New quota will deepen casteism, not abolish it

Nothing is more fundamental in the Constitution than equality before the law. This prevents narrow but powerful groups from getting special privileges. True, the Constitution also has other provisions permitting caste-based quotas in government jobs and education. But equality before the law is surely more fundamental than exceptions to this maxim in the name of historical backwardness.

The Supreme Court must focus on this core when hearing an appeal against the hasty constitutional amendment last week. It provides a 10% quota in government jobs and educational institutions for economically disadvantaged people, defined in such elastic terms as to cover over 90% of the population. In theory, the quota is open to all, including Muslims and Christians. In practice, the quota will go almost entirely to the upper castes who have historically been oppressors, not victims.

The court must strike down the new amendment for violating the basic structure of the Constitution. The Constitution clearly seeks an India free of historical divides like casteism, prohibiting discrimination on the basis of caste, religion or gender.

It also provides job and education quotas for groups historical oppressed for so long that they merited reverse discrimination. These quotas were supposed to be temporary facilitators of change, to be abandoned as India moved towards a scientific temper that led to the withering away of caste. Alas, far from withering away, caste is becoming central to employment, education, politics and much else. Every new quota deepens caste differences and legitimises them. It matters not that decades of reservation have failed to uplift SCs and STs. The aim of quotas is no longer to end casteism but to distribute privileged access to sundry vote banks.

In our first-past-the-post electoral system, even small but organised vote banks can make the difference between victory and defeat. India has no vote bank for excellence, merit, or equality, but has vote banks galore for every social divide. So, political parties cave in to one demand after another for caste-based privileges.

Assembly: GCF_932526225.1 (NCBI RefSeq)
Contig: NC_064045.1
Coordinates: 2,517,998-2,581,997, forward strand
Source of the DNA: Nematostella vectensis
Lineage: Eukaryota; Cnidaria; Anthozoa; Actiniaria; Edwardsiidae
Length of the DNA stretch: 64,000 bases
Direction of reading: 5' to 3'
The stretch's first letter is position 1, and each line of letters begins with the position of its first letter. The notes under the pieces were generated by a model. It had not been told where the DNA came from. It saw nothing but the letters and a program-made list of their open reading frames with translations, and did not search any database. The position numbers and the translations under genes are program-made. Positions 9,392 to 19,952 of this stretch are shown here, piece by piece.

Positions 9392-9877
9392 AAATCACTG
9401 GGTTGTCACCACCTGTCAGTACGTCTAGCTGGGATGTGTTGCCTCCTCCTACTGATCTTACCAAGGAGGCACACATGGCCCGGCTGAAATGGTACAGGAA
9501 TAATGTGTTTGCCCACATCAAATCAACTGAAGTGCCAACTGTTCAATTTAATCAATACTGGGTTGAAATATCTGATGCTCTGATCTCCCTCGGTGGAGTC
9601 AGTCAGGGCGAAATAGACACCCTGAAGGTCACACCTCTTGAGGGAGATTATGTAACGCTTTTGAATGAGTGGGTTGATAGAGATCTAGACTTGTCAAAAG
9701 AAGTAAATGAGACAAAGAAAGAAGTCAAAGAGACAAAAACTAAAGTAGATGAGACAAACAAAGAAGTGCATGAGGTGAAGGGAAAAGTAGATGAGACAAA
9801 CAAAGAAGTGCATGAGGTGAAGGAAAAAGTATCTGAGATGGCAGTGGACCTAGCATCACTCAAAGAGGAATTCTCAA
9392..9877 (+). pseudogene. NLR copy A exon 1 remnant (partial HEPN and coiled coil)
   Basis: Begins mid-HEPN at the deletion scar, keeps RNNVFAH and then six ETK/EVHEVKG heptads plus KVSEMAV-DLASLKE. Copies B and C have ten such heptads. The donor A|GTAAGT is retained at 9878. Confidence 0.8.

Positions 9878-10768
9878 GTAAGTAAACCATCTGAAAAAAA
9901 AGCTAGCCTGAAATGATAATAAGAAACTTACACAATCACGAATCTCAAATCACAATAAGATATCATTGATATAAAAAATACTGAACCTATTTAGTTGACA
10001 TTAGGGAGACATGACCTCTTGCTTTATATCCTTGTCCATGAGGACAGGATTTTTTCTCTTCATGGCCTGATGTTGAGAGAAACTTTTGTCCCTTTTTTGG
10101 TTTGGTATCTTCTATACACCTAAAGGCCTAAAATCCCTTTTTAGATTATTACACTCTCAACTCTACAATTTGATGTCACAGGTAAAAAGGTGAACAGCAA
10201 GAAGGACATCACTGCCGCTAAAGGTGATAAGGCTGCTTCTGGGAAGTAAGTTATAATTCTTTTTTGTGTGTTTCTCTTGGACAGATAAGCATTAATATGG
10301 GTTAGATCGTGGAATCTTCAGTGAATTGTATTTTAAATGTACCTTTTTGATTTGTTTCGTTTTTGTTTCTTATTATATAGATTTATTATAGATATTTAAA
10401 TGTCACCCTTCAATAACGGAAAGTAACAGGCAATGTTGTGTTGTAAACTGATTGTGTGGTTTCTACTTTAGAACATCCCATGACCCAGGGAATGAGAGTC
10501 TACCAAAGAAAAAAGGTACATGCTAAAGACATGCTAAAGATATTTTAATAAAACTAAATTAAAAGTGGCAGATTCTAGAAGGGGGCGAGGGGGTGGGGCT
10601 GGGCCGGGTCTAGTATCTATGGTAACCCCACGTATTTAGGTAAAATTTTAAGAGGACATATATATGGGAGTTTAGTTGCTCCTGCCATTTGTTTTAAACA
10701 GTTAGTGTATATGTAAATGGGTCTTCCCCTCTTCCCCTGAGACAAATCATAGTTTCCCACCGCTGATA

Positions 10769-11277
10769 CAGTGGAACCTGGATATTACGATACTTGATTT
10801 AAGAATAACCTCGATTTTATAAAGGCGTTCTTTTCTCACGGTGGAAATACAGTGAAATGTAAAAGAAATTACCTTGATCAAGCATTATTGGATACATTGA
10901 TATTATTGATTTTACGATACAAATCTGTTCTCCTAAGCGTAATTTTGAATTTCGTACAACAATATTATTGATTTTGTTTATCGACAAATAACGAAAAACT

It is ridiculous to claim that dominant landowning castes like the Jats in Haryana, Patels in Gujarat or Marathas in Maharashtra are backward. Yet these castes demand inclusion in the list of OBCs (Other Backward Classes) to qualify for OBC job and educational quotas. Instead of asking these historically privileged castes to stop this naked grab for privileges, all political parties have supported legislation to include these dominant castes in the OBC list, leaving it to the courts to strike down such absurdities. Backwardness is no longer a historical tragedy, not even a fact, but simply a path to sneak in special privileges for the already privileged.

Nothing illustrates this better than the cut-off income of Rs 8 lakh per year to be declared economically backward. Trinamool’s Derek O’Brien says derisively that the traditional poverty line is Rs 32 per person per day, but for the purposes of the new quota, it has been raised to over Rs 2,000 per day. The aim is not to combat deprivation but to extend quotas to 95% of the population, creating a much larger vote bank than constituted by the poor alone. The US once enacted school legislation with the slogan “no child left behind.” In India the new scheme can boast “no vote bank left behind.”

In the Indra Sawhney case, the Supreme Court held that while the Constitution permits quotas for the disadvantaged, that cannot override the principle of nondiscrimination. And so it decreed that quotas cannot exceed 50% of government jobs and educational positions. This balances different constitutional provisions.

That balance needs to be maintained. Equality before the law must be decreed to be fundamental to the basic structure of the Constitution, and quotas as exceptions. If quotas exceed 50%, then they become the rule, and equality before the law becomes an exception. The Supreme Court must emphatically reject that approach.

If the 50% ceiling is breached, why stop at 60%? Why not 75% or 90%? And why not have sub-quotas within each quota for sub-caste, gotra, and other social divide? This opens the door for ever-deeper social divisiveness.

Many intellectuals (including judges) have opined that quotas should be based on economic criteria alone, not caste or religion. That would be in line with the constitutional provision of equality, and would promote the eventual abolition of casteism. There is a theoretical case for replacing caste-based quotas by income-based quotas. But the new 10% quota, in addition to the existing castebased 50%, is a cynical ploy to entitle almost all upper caste members, leaving out only a tiny upper crust. This has nothing to do with historical injustice and everything to do with political opportunism.

What do you think?